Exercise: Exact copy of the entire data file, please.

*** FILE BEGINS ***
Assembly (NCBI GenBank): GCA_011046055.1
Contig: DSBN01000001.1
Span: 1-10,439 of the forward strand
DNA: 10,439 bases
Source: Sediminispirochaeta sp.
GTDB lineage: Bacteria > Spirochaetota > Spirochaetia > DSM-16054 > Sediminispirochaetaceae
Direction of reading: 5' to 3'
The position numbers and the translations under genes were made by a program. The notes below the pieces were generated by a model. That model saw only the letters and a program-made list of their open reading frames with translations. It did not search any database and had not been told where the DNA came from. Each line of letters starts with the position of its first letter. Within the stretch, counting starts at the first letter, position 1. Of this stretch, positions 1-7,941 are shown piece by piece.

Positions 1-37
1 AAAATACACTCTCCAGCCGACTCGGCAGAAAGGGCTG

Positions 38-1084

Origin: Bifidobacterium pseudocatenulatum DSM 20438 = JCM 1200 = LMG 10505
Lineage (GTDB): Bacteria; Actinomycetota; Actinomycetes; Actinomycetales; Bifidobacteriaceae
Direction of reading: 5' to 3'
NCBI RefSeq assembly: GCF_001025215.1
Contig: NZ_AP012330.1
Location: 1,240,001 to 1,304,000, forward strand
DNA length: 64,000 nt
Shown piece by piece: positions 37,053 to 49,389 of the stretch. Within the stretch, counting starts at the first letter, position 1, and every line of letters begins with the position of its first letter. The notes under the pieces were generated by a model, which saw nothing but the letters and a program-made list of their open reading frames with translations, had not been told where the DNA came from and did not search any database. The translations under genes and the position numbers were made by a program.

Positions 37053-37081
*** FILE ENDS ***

Assembly (NCBI GenBank): GCA_011046055.1
Contig: DSBN01000001.1
Span: 1-10,439 of the forward strand
DNA: 10,439 bases
Source: Sediminispirochaeta sp.
GTDB lineage: Bacteria > Spirochaetota > Spirochaetia > DSM-16054 > Sediminispirochaetaceae
Direction of reading: 5' to 3'
The position numbers and the translations under genes were made by a program. The notes below the pieces were generated by a model. That model saw only the letters and a program-made list of their open reading frames with translations. It did not search any database and had not been told where the DNA came from. Each line of letters starts with the position of its first letter. Within the stretch, counting starts at the first letter, position 1. Of this stretch, positions 1-7,941 are shown piece by piece.

Positions 1-37
1 AAAATACACTCTCCAGCCGACTCGGCAGAAAGGGCTG

Positions 38-1084

Origin: Bifidobacterium pseudocatenulatum DSM 20438 = JCM 1200 = LMG 10505
Lineage (GTDB): Bacteria; Actinomycetota; Actinomycetes; Actinomycetales; Bifidobacteriaceae
Direction of reading: 5' to 3'
NCBI RefSeq assembly: GCF_001025215.1
Contig: NZ_AP012330.1
Location: 1,240,001 to 1,304,000, forward strand
DNA length: 64,000 nt
Shown piece by piece: positions 37,053 to 49,389 of the stretch. Within the stretch, counting starts at the first letter, position 1, and every line of letters begins with the position of its first letter. The notes under the pieces were generated by a model, which saw nothing but the letters and a program-made list of their open reading frames with translations, had not been told where the DNA came from and did not search any database. The translations under genes and the position numbers were made by a program.

Positions 37053-37081